In which I catch up on recent events and look forward to giving this blog a bit of a makeover.
Never make promises you can’t keep, and never write blog posts with “Part 1” in the title unless you’ve already written Part 2. That’s the lesson. Few will mourn my still-unwritten report on the UK Games Expo, but I did have a great time and meet lots of old and new friends. A few highlights:
- The Playtest Zone organised by Rob Harris was a big success. This was where I spent most of my time, helping Rob, Chris, Katarina and Matt keep order. The two days recorded over 100 playtests of a fantastic variety of prototypes. I got some excellent feedback and reaction to my game Runaway Rabbits, including an amazingly raucous playtest which piqued the interest of Lookout Games’ Hanno Girke who just happened to be passing.
- Tony Boydell and his partners at Surprised Stare Games, Charlie and Alan Paull, were all there proudly showing off the latest prototypes of Snowdonia, which they will be co-publishing this year with Lookout Games. This is a fantastic and highly deserved success for them all, and it really could not have happened to nicer people. Watch out for Snowdonia at Essen!
- There was success for two gents of the UK games world: Gavin Birmbaum of Cubiko, and Tony Hopwood of Hopwood Games. Both won a gong at the UK Games Expo Award: Gavin for Foundation, and Tony for Zoom-Zoom Ka-Boom!!. Bravo, chaps — and I hope to see you both again next year.
- Elsewhere on the show floor it was great to chat with a variety of other games designers and publishers: Pete Burley of Burley Games, Sean Byrne of Wildcard Games, Jeremy Galilee of Arctic Fox, John Yianni of Gen42 Games and Tony Carr of Mynd Games, to name just a few.
- The aforementioned half a pint of cider was provided by Sam Mercer in the bar of the Strathallan Hotel sometime after midnight on the Saturday night. Sam described our conversation as “a proper serious bar conversation about emergent gameplay with meta-game limits and forced choices of players in abstract games”. I don’t know about any of that, but I did enjoy the conversation and the drink, so thank you Sam!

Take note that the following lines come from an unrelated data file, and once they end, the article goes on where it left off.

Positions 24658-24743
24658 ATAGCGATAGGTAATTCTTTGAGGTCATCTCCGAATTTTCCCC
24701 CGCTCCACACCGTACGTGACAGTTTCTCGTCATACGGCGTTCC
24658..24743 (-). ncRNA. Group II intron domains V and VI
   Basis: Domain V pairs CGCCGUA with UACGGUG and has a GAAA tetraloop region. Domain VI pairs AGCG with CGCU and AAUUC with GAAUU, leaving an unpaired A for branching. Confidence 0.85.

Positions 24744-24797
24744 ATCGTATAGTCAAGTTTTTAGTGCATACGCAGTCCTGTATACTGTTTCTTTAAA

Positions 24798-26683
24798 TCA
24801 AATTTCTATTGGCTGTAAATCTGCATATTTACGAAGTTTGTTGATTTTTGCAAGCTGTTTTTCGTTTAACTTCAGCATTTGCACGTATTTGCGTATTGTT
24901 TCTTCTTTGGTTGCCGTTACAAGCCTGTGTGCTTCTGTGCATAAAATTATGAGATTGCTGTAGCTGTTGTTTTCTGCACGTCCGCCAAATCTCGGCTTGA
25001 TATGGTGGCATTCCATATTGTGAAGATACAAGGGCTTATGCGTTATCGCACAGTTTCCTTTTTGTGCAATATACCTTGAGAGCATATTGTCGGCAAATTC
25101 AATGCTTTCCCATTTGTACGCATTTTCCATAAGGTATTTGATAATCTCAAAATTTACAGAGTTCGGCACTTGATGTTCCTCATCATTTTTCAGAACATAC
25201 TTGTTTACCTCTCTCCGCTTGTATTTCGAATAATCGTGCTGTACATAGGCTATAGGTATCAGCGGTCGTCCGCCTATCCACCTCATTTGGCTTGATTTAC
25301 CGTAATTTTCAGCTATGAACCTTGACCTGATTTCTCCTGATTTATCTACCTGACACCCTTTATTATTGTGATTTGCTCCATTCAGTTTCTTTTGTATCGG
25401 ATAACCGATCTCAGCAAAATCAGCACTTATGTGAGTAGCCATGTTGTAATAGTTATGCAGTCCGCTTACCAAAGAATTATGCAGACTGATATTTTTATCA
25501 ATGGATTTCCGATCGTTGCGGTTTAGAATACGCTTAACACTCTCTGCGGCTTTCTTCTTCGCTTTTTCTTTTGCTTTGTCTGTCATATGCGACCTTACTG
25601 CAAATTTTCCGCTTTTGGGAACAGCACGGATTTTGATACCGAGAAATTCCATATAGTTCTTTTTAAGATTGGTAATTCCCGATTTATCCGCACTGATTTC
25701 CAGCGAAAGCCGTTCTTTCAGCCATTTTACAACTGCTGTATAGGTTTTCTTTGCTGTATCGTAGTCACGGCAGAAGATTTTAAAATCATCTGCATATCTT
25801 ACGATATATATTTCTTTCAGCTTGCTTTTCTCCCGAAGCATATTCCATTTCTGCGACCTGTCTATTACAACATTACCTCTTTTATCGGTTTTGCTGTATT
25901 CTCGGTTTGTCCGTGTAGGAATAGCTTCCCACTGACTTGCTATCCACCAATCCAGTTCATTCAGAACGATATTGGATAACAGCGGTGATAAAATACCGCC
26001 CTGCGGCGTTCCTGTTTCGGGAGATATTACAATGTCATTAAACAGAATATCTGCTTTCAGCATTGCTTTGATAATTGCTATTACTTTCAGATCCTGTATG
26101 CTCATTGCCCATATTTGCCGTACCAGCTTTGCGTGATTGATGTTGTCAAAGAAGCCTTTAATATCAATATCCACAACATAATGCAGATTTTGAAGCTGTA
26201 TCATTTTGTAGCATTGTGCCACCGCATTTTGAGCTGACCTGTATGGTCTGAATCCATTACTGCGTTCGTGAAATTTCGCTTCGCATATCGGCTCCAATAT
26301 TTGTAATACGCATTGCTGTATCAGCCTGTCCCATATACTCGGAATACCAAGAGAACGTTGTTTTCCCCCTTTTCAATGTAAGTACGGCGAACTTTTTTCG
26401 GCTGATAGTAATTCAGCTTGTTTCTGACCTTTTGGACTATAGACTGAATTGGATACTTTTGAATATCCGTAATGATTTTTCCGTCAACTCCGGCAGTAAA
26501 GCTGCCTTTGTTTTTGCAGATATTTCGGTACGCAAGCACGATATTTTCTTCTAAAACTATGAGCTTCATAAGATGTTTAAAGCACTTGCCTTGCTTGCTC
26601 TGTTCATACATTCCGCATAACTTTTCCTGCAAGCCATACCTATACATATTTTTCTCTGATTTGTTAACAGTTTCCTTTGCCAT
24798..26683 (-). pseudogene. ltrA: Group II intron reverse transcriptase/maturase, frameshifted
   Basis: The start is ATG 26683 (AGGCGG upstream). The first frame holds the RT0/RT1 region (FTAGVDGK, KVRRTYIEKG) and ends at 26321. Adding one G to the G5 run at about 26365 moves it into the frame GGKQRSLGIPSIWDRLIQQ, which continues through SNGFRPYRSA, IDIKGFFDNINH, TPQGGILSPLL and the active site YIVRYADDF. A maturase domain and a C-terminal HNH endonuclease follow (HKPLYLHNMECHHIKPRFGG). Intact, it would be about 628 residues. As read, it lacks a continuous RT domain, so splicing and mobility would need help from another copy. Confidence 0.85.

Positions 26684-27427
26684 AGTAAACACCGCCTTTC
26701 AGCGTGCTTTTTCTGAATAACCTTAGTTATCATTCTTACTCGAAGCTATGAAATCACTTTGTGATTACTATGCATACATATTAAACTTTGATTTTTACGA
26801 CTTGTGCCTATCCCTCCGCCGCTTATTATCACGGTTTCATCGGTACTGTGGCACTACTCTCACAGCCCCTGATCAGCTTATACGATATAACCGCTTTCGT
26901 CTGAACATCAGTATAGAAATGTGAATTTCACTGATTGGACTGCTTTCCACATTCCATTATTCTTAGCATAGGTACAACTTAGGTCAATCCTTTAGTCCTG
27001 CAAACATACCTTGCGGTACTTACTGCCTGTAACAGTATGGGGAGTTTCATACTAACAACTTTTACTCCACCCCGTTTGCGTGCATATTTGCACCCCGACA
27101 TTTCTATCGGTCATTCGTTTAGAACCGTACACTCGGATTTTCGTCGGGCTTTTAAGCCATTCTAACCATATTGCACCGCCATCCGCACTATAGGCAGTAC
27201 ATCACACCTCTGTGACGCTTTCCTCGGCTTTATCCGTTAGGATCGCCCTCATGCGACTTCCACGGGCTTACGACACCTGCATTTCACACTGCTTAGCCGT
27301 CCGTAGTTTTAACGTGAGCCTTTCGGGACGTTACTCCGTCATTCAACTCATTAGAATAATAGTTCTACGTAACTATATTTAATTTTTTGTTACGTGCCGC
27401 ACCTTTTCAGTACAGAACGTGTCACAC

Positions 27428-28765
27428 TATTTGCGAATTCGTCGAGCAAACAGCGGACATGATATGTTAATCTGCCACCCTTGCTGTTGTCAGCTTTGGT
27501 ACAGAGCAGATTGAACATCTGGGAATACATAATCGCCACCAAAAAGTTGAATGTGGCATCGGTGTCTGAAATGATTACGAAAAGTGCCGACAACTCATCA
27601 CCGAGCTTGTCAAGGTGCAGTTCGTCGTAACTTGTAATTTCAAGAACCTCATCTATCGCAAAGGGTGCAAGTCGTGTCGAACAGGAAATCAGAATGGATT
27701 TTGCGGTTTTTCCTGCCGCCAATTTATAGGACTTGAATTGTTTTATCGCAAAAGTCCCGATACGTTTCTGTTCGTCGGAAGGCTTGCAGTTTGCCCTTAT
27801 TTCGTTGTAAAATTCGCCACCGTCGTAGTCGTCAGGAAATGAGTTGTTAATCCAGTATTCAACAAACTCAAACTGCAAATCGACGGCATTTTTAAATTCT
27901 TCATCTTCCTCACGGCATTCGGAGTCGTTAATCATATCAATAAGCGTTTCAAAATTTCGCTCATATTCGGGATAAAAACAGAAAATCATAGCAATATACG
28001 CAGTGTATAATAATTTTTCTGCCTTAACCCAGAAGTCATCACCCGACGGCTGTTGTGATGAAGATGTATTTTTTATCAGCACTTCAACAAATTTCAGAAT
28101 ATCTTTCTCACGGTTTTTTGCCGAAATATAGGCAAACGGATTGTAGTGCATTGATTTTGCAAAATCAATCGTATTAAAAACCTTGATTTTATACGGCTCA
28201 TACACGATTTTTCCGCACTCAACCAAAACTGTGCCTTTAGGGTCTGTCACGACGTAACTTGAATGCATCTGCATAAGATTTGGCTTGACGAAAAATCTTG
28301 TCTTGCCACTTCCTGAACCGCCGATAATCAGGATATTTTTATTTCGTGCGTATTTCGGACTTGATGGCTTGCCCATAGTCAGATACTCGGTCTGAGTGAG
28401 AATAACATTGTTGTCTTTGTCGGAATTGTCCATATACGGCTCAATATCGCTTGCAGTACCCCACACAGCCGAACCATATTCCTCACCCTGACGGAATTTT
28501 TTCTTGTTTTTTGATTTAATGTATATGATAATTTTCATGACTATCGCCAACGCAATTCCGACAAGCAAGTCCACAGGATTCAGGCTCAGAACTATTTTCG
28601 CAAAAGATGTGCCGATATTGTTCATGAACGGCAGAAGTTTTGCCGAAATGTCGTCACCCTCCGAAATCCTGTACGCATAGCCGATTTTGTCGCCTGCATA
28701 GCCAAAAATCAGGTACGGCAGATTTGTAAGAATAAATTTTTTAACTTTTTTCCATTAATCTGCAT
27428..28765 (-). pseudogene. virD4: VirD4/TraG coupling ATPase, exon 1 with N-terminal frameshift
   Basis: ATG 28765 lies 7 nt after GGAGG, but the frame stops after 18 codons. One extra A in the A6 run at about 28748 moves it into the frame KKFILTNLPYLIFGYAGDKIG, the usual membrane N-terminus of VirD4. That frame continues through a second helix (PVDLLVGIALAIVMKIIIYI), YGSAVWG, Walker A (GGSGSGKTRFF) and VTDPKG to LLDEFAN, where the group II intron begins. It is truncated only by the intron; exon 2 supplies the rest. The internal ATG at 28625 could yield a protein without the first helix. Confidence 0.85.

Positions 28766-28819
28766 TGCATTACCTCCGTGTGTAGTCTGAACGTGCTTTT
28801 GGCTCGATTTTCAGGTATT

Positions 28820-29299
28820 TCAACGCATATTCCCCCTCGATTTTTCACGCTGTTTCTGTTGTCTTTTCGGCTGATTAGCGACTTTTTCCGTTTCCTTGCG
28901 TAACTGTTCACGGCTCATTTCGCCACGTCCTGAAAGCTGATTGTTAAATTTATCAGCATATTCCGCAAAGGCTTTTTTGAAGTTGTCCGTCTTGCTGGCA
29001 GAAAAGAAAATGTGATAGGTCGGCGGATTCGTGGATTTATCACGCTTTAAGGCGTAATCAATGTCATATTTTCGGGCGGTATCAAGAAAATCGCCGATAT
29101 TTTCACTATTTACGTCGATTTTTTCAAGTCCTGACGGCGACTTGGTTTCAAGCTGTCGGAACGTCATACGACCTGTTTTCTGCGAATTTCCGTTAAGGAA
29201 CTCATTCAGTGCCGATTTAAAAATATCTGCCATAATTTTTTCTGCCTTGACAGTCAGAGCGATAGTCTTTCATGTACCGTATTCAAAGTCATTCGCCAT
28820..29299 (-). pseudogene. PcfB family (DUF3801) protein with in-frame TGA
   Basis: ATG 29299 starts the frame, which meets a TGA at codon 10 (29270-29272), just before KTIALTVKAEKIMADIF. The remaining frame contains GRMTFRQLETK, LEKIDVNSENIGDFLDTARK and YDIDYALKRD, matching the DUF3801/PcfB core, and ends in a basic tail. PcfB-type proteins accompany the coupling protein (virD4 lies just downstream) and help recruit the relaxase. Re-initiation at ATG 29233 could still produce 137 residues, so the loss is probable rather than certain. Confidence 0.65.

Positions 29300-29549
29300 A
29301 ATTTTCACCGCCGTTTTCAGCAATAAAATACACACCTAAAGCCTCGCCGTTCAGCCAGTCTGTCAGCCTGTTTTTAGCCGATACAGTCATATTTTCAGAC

- And, finally, I was of course thrilled to see Divinare at the Expo. It was great to meet Esdevium’s Mike Budd and some of his team, including Chris who spent the whole two days demoing the game to the punters. While at the Expo I did a fun interview about the game with Michael Fox (YouTube).
Since its publication in April, the response to Divinare has been very positive and incredibly gratifying. I have been slightly obsessively monitoring its progress in the BGG rankings. Today its BGG rank stands at an entirely creditable 1874. It entered the rankings on 14th May at a lowly 4217, and has been steadily climbing ever since, although the rate of progress has inevitably slowed. BGG now lists almost 60,000 games of which just over 8000 have enough ratings to be formally ranked. I think, therefore, that any position in the top 2000 ain’t too shabby!
Looking ahead, I want to make this blog more useful to me and hopefully more interesting to others. The big problem with keeping a blog is all that troublesome writing, so I’ll try and keep posts short and to the point (under 300 words if I can — in stark contrast to this post!). I’m neither a big consumer nor a big fan of long-form writing on the web, and my guess is that most other people aren’t either. I’m not ruling out the occasional feature-length piece, but I want to be able to write more frequently about my own game designs and the design and playtesting process, and I think limiting my writing ambitions — and my own tendency to parenthesize and over-write almost every sentence! — will help that happen.